ClipBanker.1 Analyzing a generic .NET Clipboard Hijacker


Getting your hands on malware C2s (for vulnerability research) isn’t easy without financing cybercrime groups. Thankfully, there’s a cheap solution: leaks! They’re not exactly legal, but no threat actor would be brave/stupid enough to sue so it’s pretty safe. Scouring various barren forums is time-consuming, thankfully I have my own secret mushroom patch with an abundant supply of fresh malware (that I discovered thanks to @c3rb3ru5d3d53c on Twitter).

As shown in the screenshot above, the leaked tools are backdoored “for seacurity reason”. This blog post will detail the analysis of this backdoor.


The leaked tools come in the form of SFX archives bundled with a ClipBanker that is run when the archives are executed. “ClipBanker” is the generic name given to malware that attempts to replace legitimate cryptocurrency addresses (in our case: BTC, XMR and ETH) saved in the users’ clipboard with its own. WinRAR/unrar can be used to extract the contents of the SFX archive without running the Trojan.

Infection chain

leaked tool extracts to an sfx archive that runs crack.exe that copies itself to the startup folder


Updated as of 21/03/2023.


C:\Users\user\AppData\Roaming\Microsoft\Windows\Start Menu\Programs\Startup\crack.exe


Crypto addresses: 
- BTC:

- XMR:

- ETH:

Further reading

Extracting the backdoor

Leaked tools come in the form of RAR archives containing a single eponymous PE file. This file is, in fact, a Self-extracting RAR archive (SFX).

An SFX (SelF-eXtracting) archive is an archive merged with an executable module, which is used to extract files from the archive when executed. SFX archives come in either the RAR or ZIP format. A configuration file can be passed to the archive detailing commands to run when executed.

Thus, packaging malware in Self-extracting archives is analogous to regular droppers and is a technique that is far from recent.

Extraction of a 7zip SFX malware has been documented in this blog post by Tony Lambert and the analysis of a WinRAR SFX malware has been posted on the 0x00sec forum (sadly the images are no longer available).

The configuration file of SFX RAR archives can be viewed with WinRAR on Windows (Open with WinRAR) and unrar on Linux (unrar l archive.sfx | less). From the screenshot below we can see the leaked tools are packaged with a shortcut (harmless, used only for advertising) and a PE file (crack.exe). The SFX archive’s Setup runs this executable before extracting the archive so it must be the backdoor.

Extracting the leaked tool without infecting oneself is as simple as running WinRAR/unrar twice: once on the original RAR archive and a second time on the SFX executable.

Analyzing the backdoor

DIE indicates the backdoor is a small (18kb) .NET PE32 executable.

The malware lights VirusTotal up like a Christmas tree and gets recognised as Trojan.Generic and TrojanBanker. The backdoor’s Assembly Name (Crypto.exe) and the fact it calls AddClipboardFormatListener seem to indicate the malware is a Clipboard Hijacker.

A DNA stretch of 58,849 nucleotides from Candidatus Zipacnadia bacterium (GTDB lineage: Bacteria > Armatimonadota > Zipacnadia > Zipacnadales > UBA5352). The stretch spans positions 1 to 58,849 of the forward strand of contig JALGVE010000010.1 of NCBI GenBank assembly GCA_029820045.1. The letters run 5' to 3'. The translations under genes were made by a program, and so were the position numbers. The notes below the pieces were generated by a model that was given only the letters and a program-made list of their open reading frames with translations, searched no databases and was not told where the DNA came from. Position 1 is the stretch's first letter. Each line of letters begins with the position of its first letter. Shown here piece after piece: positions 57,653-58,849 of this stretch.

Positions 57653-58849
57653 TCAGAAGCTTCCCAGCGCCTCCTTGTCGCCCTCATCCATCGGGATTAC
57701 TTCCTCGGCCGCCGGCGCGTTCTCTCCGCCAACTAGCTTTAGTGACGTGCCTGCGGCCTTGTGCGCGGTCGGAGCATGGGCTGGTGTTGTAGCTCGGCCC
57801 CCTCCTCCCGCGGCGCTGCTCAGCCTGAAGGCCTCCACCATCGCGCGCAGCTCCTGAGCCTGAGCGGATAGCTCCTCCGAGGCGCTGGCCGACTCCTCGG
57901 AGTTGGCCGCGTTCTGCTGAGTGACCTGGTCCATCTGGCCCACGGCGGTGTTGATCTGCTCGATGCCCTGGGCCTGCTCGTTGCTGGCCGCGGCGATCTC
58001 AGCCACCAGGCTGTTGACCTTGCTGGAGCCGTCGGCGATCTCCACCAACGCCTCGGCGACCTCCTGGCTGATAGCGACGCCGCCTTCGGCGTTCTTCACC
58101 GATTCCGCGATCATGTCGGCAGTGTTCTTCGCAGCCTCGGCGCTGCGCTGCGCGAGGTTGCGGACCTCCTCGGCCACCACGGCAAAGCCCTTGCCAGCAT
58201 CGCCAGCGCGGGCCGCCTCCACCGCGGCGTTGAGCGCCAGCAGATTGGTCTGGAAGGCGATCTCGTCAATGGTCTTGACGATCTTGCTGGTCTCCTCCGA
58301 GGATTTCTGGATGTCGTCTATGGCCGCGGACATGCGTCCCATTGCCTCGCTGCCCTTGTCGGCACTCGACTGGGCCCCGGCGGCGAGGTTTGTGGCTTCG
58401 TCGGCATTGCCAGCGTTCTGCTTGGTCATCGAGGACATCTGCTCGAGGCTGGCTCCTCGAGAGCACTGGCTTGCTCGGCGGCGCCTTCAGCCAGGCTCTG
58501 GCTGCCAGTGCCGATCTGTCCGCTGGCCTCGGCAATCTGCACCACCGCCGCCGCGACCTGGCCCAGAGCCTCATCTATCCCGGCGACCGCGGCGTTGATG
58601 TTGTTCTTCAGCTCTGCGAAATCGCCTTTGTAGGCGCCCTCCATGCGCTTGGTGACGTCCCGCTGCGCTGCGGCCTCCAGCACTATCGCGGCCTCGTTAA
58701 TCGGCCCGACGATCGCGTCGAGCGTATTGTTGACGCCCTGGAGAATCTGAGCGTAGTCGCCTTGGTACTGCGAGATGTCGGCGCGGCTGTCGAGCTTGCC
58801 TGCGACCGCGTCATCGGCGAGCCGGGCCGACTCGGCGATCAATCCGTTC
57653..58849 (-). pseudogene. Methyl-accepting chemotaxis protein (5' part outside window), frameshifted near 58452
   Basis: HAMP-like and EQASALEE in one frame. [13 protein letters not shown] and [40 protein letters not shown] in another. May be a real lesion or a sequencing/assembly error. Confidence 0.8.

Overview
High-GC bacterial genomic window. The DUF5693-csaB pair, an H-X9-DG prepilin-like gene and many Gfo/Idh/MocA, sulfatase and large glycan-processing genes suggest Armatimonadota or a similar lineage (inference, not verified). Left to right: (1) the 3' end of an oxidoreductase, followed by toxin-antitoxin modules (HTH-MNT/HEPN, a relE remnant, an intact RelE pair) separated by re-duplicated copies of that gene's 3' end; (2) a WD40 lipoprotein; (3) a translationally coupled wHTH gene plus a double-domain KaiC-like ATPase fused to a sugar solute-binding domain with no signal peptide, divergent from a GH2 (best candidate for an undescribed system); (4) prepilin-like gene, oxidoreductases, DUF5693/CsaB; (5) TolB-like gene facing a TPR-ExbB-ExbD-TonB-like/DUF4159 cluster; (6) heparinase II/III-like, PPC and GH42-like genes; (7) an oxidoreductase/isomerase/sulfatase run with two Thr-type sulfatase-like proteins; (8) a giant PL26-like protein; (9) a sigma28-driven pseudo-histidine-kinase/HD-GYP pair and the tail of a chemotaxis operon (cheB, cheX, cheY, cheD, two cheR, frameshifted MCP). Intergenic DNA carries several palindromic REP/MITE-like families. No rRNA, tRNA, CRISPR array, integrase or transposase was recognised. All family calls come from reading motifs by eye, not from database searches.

A Clipper/Clipboard Hijacker is a malware that replaces cryptocurrency wallet addresses saved in users’ clipboards with others owned by cyber criminals.

Opening the malware in dnSpy reveals that the code is completely unobfuscated. On execution, the malware performs two preliminary actions before running. It first checks if a mutex exists (green), this is to ensure that only one instance of the malware can run at a given time. It then establishes persistence (blue) by copying itself to the Startup directory. After that, the program instantiates a ClipboardNotification.NotificationForm and passes it to Application.Run (red).

The NotificationForm sets the window as Message-Only with a call to SetParent (here’s are the different HWND constants) and subscribes to clipboard events.

The NotificationForm overrides the WndProc function (responsible for processing messages sent to a window) and waits for a Message with an ID number equal to 0x31D (WM_CLIPBOARDUPDATE). When it receives one, it checks if the clipboard contains a BTC address, if so it replaces it with its own address. This step is repeated for the Monero and Ethereum addresses.

The Clipboard overrides both the GetText and SetText methods of the System.Windows.Forms.Clipboard class to have them run in a new thread before returning. The SetText method however also exfiltrates the target address and the address it was changed with to a C2 via a GET request.

The different addresses, mutex value, C2 URL and configuration data are stored unencrypted in the Addresses class.

The second blog post in this series will be about coding a static config extractor for the ClipBanker. Stay tuned !